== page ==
Tech investors are feeling the pain.
index, which is heavily weighted with technology companies, just notched its worst week since March 2020, and is now down 14% from its all-time high in November, putting it firmly in correction territory.
A laundry list of concerns is to blame, including tightening monetary policy from the Federal Reserve as well as elevated bond yields. Many tech stock valuations bank on profits years into the future, and higher yields tend to discount the present value of future cash.
Weak corporate earnings only add to the gloomy picture, and indications of slowing growth at
(ticker: NFLX) seems to have been a nail in the coffin for Friday’s 2.7% drop in the Nasdaq.
“Anyone hoping for a measure of calm on the markets after a testing period is likely to be disappointed as we start what could be another turbulent week,” said Russ Mould, an analyst at broker AJ Bell.
Stock futures were signaling the Nasdaq would open 0.4% lower Monday to deepen the correction. To say the least: Tech stocks need some good news.
Investors should watch corporate earnings. Results season gets into full swing this week, with more than 100 constituents of the
index reporting, including
“Perhaps Apple, Microsoft and Tesla can come to the rescue with some knockout numbers when they report this week,” Mould said. “On the other hand, a series of disappointing updates from these technology titans would only undermine sentiment further.”
Some analysts are upbeat about Microsoft, in particular. Good news out of the Redmond, Washington-based tech giant after the bell Tuesday could help slow, or even reverse, the tech stock rout.
“This will be a ‘key print for the tech sector’ to watch as investors remain very skittish on tech stocks with the Fed tightening/jawboning narrative coupled by Netflix’s disaster guidance casting a dark shadow on the sector heading into this week,” said Dan Ives, an analyst at broker and investment bank Wedbush.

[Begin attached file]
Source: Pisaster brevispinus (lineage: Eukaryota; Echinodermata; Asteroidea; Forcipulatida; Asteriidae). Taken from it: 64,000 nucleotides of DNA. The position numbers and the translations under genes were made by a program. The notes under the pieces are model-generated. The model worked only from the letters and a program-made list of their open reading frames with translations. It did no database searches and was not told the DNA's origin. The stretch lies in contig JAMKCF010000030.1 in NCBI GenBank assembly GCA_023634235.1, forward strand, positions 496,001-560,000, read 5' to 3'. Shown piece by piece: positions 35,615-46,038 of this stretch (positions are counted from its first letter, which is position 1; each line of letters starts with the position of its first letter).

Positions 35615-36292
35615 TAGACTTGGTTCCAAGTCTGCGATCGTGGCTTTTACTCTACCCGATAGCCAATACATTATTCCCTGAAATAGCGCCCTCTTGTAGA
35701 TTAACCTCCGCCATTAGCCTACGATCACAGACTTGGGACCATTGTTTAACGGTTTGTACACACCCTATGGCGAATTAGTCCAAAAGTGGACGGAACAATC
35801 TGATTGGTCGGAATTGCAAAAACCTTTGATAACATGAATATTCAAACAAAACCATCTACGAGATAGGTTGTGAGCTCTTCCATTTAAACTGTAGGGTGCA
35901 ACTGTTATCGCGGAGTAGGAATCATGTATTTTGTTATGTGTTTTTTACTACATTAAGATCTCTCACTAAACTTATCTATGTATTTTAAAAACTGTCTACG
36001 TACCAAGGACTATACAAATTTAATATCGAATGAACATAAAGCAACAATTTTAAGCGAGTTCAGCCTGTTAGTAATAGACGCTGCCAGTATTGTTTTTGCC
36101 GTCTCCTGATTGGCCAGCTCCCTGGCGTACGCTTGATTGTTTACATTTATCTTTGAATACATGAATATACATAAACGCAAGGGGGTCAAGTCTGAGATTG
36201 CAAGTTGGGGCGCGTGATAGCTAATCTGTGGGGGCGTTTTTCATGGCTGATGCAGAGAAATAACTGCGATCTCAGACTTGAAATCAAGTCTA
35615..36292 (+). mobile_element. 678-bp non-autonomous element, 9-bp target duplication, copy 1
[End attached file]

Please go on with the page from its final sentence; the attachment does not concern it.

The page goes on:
Ives has previously outlined how this could be a watershed earnings season for the tech sector, with strong 2022 guidance potentially ushering in a new wave of bullishness on tech.
When it comes to Microsoft, Wedbush is expecting strong earnings and a strong outlook driven by growth in cloud software.
“Based on our recent checks we believe the company saw another robust performance in the December quarter led by Azure/Office 365 with our expectations to see a ~3% top-line beat and upside across the board which should be a major boost in the arm for the overall tech sector looking ahead,” Ives said.
Wall Street, according to FactSet, expects Microsoft to report quarterly earnings per share of $2.32 from $50.7 billion in sales.
Microsoft has recently been in the news for its planned acquisition of gaming group Activision Blizzard (ATVI) for almost $69 billion, which would be the biggest takeover in tech sector history. But, for Ives, “the underlying growth story is built around the game changing enterprise cloud transformation which is giving [CEO Satya] Nadella & Co. clear tailwinds into 2022/2023.”
Ives believes major cloud deals are up more than 50% at Microsoft, with “clear momentum” into 2022 as deal sizes also increase.
Indications that this is the case, on top of strong earnings, could be good news for Microsoft. And in the current environment, that could be great news for tech stocks at large.
Write to Jack Denton at [email protected]